IJMC US Presidential Debate Transcript

                IJMC - US Presidential Debate Transcript

I think we have a winner here. Tonight's post picks on *both* Al Gore and
George W. Bush. Granted, I am sure someone will still be offended. Ahh
well, I seem to recall hearing once, "You can offend some of the people
all of the time, and all of the people some of the time, but you gotta
really try to offend all of the people all of the time." Or maybe I just
made that one up. Dunno, just know I am in a bouncy-happy-techno mood
right now. Werkz fer me.                                            -dave

Jim Lehrer: Welcome to the second presidential debate between Vice
President Al Gore and Gov. George W. Bush. The candidates have agreed on
these rules: I will ask a question. The candidate will ignore the question
and deliver rehearsed remarks designed to appeal to undecided women
voters. The opponent will then have one minute to respond by trying to
frighten senior citizens into voting for him. When a speaker's time has
expired, I will whimper softly while he continues to spew incomprehensible
statistics for three more minutes.

Let's start with the vice president. Mr. Gore, can you give us the name of
a downtrodden citizen and then tell us his or her story in a way that
strains the bounds of common sense?

Gore: As I was saying to Tipper last night after we tenderly made love the
way we have so often during the 30 years of our rock-solid marriage, the
downtrodden have a clear choice in this election. My opponent wants to cut
taxes for the richest 1 percent of Americans.=A0I, on the other hand, want
to put the richest 1 percent in an iron clad lockbox so they can't hurt
old people like Roberta Frampinhamper, who is here tonight. Mrs.
Frampinhamper has been selling her internal organs, one by one, to pay for
gas so that she can travel to these debates and personify problems for me.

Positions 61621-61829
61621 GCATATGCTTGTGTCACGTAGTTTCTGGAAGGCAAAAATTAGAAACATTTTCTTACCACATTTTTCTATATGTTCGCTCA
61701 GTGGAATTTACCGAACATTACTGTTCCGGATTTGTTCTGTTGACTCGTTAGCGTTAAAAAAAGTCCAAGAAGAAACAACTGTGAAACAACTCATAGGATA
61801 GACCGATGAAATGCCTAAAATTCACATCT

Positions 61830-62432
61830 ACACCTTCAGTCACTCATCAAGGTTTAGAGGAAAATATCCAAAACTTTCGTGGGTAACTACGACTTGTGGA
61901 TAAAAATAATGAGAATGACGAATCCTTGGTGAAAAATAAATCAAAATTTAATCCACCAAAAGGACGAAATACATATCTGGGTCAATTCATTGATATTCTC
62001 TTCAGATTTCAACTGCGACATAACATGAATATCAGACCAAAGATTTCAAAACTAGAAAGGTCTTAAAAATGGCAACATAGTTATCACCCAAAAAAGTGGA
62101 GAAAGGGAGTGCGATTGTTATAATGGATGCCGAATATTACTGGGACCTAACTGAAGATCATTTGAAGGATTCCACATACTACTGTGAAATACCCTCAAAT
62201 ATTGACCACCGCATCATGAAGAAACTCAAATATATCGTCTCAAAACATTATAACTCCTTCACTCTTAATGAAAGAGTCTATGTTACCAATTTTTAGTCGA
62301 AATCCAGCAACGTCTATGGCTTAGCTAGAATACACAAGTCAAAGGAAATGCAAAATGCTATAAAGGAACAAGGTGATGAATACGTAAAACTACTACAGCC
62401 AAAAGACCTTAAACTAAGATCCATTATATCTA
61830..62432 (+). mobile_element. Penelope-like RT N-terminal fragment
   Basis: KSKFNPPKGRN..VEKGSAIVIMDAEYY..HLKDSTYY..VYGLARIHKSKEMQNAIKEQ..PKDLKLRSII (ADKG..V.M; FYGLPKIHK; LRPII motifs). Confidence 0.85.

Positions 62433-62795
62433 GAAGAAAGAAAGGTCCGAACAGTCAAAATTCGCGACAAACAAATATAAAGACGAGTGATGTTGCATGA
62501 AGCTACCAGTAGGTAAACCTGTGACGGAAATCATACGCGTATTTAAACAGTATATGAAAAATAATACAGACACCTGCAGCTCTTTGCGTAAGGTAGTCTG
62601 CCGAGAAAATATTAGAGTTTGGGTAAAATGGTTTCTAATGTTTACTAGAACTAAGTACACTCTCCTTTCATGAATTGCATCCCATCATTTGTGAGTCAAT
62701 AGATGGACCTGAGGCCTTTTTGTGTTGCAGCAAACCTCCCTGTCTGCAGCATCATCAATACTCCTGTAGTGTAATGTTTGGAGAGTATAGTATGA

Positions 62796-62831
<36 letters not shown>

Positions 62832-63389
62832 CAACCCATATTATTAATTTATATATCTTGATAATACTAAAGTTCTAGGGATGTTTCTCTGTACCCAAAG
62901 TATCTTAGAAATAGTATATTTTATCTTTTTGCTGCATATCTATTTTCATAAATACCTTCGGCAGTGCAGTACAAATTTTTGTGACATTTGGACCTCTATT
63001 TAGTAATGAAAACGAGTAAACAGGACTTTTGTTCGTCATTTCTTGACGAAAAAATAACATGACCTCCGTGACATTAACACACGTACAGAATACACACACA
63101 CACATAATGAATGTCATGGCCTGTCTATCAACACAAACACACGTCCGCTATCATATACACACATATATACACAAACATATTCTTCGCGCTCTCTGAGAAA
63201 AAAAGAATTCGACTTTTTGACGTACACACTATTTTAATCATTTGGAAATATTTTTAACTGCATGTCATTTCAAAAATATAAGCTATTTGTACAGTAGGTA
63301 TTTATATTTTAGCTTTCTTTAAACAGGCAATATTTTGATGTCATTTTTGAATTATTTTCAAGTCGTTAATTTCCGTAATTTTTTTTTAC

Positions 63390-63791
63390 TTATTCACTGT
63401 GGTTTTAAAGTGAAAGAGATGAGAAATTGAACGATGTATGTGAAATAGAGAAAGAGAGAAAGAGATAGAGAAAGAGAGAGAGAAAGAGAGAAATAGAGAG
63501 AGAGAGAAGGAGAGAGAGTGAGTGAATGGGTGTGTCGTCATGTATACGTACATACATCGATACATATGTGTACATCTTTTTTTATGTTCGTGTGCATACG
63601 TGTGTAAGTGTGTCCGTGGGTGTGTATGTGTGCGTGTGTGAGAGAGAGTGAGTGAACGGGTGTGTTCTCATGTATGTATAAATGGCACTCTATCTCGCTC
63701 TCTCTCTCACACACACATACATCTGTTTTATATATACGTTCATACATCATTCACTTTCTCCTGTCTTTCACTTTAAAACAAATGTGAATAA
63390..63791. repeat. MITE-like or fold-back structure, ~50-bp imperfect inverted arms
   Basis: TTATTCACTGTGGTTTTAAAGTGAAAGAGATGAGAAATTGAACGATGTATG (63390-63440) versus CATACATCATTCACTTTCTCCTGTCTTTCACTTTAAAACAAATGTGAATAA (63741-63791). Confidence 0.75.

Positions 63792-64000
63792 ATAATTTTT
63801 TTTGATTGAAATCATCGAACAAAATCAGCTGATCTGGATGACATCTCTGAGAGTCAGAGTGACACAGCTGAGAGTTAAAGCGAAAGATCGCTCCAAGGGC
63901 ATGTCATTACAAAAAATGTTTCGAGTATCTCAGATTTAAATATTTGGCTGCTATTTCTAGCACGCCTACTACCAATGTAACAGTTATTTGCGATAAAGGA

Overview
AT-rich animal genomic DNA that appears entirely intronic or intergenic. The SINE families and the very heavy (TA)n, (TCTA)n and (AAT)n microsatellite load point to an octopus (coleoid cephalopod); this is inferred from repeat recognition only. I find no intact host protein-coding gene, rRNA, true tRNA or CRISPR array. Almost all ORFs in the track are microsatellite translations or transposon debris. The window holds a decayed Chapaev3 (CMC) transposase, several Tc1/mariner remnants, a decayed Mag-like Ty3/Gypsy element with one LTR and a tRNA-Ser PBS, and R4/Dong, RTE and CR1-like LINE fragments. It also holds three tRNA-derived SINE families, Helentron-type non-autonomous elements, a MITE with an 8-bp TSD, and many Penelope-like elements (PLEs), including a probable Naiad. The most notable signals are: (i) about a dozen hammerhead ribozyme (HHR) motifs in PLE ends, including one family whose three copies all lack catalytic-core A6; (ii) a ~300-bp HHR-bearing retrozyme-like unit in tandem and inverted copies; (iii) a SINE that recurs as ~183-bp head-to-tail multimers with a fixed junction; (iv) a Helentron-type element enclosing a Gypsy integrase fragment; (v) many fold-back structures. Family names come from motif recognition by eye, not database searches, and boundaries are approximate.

Also, her poodle has arthritis.

Lehrer: Gov. Bush, your rebuttal.

Bush: Governors are on the front lines every day, hugging people, crying
with them, relieving suffering anywhere a photo opportunity exists.=A0I wan=
to empower those crying people to make their own decisions, unlike my
opponent, whose mother is not Barbara Bush.

Lehrer: Let's turn to foreign affairs. Gov. Bush, if Slobodan Milosevic
were to launch a bid to return to power in Yugoslavia, would you be able
to pronounce his name?

Bush: The current administration had eight years to deal with that guy and
didn't get it done. If I'm elected, the first thing I would do about that
guy is have Dick Cheney confer with our allies. And then Dick would
present me several options for dealing with that guy. And then Dick would
tell me which one to choose. You know, as governor of Texas, I have to
make tough foreign policy decisions every day about how we're going to
deal with New Mexico.

Lehrer: Mr. Gore, your rebuttal.

Gore: Foreign policy is something I've always been keenly interested in. I
served my country in Vietnam. I had an uncle who was a victim of poison
gas in World War I.=A0I myself lost a leg in the Franco-Prussian War.=A0And
when that war was over, I came home and tenderly made love to Tipper in a
way that any undecided woman voter would find romantic. If I'm entrusted
with the office of president, I pledge to deal knowledgeably with any
threat, foreign or domestic, by putting it in an iron clad lockbox.
Because the American people deserve a president who can comfort them with
simple metaphors.

Lehrer: Vice President Gore, how would you reform the Social Security

Gore: It's a vital issue, Jim. That's why Joe Lieberman and I have
proposed changing the laws of mathematics to allow us to give $50,000 to
every senior citizen without having it cost the federal treasury a single
penny until the year 2250. In addition, my budget commits $60 trillion
over the next 10 years to guarantee that all senior citizens can have
drugs delivered free to their homes every Monday by a federal employee who
will also help them with the child-proof cap.

Lehrer: Gov. Bush?

Bush: That's fuzzy math. I know, because as governor of Texas, I have to
do math every day. I have to add up the numbers and decide whether I'm
going to fill potholes out on Rt. 36 east of Abilene or commit funds to
reroof the sheep barn at the Texas state fairgrounds.

Lehrer: It's time for closing statements.

Gore: I'm my own man. I may not be the most exciting politician, but I
will fight for the working families of America, in addition to turning the
White House into a lusty pit of marital love for Tipper and me.

Bush: It's time to put aside the partisanship of the past by electing no
one but Republicans.

Lehrer: Good night

IJMC October 2000 Archives